PET HEALTH

Home Remedies for Cat Wounds

Four Minutes
Dec 05, 2023

It can be all too easy for a cat to get injured, even if they spend their days indoors. If you notice your cat has an open wound or has been injured, your first step should be taking them to the vet as quickly as possible for treatment. But it’s also important to know about at-home cat wound care — just in case your kitty needs immediate attention or if professional help isn’t available.

Types of Cat Wounds

There are two general types of wounds your cat may suffer: open and closed.1  An open wound could be a cut or puncture caused by a sharp object or animal bite. These are often the most dangerous, as they can lead to bleeding and infection, but they're also the easiest to identify and treat immediately.

Closed wounds can be a bit trickier. These include abrasions, bruises, sores, and abscesses that form beneath the skin. If you can’t visually identify the wound, look for secondary signs that your cat is in pain, such as frequent licking of one spot, reduced appetite or energy, and general behavioral changes.

Regardless of the type of wound, your best bet is to take your cat to the vet as soon as possible.

Help Protect Your Cat From Pain

How To Heal an Open Wound on a Cat

When caring for an open wound, your first step should be to stop the bleeding.2 Locate the wound and apply pressure using gauze or some other clean, absorbent material. Cover this with a bandage or clean cloth to shield the wound from infection while you take your cat to the vet.

You may also want to elevate the wound above your cat’s heart during transportation. Gravity will help reduce the amount of blood flowing to the area and should mitigate some of the bleeding.

Your vet will assess the severity of the wound. Minor abrasions and lacerations may need little more than to be cleaned and allowed to heal on their own. However, more severe open wounds may need to be surgically closed.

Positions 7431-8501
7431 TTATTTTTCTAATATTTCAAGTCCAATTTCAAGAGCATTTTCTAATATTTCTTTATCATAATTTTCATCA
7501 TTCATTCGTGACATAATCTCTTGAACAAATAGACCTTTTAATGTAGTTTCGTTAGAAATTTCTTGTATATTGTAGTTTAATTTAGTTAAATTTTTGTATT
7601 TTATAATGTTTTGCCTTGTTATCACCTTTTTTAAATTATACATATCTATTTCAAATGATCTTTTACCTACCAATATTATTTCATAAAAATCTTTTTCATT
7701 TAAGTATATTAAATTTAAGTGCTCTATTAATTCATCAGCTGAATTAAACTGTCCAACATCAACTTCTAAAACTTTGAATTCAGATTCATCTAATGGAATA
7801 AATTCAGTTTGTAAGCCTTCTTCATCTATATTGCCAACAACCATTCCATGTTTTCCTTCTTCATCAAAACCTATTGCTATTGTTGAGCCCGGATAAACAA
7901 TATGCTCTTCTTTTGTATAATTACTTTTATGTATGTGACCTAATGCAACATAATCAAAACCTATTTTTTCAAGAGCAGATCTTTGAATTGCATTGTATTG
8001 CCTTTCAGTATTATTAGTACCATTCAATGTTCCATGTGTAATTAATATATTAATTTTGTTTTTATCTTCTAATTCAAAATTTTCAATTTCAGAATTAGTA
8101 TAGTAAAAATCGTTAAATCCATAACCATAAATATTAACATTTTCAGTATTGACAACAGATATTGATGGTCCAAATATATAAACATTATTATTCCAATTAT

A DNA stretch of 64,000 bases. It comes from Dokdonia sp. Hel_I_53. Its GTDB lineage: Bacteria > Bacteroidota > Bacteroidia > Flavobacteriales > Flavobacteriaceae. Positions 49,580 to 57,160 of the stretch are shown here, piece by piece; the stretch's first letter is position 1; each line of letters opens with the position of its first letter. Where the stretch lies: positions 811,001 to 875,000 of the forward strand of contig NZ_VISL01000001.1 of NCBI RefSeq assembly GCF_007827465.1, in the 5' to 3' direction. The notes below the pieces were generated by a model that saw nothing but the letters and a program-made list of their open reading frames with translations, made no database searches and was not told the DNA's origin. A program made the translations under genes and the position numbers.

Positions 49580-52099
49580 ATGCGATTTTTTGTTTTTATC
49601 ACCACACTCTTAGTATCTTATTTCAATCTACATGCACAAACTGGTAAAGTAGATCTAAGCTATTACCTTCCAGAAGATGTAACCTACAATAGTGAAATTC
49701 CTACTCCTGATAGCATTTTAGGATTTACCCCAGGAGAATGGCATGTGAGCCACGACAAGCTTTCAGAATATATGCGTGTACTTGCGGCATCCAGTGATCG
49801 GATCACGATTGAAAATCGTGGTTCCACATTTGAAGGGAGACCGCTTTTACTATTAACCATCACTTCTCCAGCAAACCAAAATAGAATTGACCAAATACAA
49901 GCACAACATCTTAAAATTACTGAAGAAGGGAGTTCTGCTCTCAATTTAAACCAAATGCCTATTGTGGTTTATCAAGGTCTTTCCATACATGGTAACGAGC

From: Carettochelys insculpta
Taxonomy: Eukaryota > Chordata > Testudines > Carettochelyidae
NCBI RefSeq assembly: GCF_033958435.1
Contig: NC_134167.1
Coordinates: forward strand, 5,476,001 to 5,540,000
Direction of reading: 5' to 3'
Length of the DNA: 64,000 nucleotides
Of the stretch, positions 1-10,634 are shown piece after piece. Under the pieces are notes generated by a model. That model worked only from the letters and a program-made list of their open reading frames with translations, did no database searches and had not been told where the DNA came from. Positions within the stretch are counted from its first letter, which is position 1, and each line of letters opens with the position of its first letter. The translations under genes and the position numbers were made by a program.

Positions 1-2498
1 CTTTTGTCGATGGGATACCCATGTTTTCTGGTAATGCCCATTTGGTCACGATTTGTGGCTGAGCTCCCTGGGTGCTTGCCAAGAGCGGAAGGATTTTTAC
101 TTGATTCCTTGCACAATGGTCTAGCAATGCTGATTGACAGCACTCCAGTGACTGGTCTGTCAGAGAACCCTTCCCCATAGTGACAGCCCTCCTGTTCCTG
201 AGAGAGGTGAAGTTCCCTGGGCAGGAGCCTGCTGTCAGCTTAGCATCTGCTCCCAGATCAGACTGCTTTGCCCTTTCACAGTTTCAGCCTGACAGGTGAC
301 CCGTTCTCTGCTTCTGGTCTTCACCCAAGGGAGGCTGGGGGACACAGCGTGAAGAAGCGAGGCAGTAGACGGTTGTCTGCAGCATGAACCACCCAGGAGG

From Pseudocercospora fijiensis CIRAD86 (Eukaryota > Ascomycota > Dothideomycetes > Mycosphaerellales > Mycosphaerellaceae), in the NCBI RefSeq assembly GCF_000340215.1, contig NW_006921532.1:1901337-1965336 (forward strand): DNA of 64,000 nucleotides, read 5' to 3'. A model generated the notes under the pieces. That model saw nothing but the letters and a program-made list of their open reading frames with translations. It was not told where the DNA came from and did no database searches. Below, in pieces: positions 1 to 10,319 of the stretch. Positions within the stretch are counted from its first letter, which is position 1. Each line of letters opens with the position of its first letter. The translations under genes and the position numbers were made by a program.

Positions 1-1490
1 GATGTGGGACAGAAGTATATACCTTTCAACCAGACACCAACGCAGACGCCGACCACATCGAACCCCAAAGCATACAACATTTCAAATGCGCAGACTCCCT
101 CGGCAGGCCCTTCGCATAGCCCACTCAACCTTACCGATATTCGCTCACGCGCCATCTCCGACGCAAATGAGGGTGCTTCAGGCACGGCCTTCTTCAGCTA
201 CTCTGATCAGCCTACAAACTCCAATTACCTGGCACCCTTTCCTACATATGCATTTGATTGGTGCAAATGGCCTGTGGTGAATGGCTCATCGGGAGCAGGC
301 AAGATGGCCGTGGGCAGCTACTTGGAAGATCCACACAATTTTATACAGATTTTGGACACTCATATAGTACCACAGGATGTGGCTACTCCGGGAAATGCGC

What ointment can I put on a cat wound?

It’s important not to apply any disinfectants or topical ointments to the wound unless your vet instructs you to do so. Ointments can interfere with the healing process and may inadvertently cause tissue damage or infection.2 This goes for wound aftercare as well. Don’t use any topical treatments unless specifically instructed by your vet.

How To Tell if a Cat Wound Is Infected

Next to bleeding, infection is the biggest danger posed by open wounds. You should always assess the wound for signs of infection, both before and after veterinary treatment. Indicators of an infected cat wound include:2

  • Fever
  • Abscess formation
  • Noticeable changes in your cat’s behavior
  • Signs of discomfort or pain
  • Pus discharge

The longer a wound remains open before treatment, the more likely an infection will occur. Should this happen, your vet may decide to leave the wound open rather than stitching it shut. This, along with the use of antibiotics, can actually help combat infection. It will also allow fluid discharge to cleanly drain from the wound, rather than build up beneath the skin.2

Cat Wound Healing Stages and General Care

Your cat will go through three general stages of recovery: inflammatory, proliferative, and remodeling.3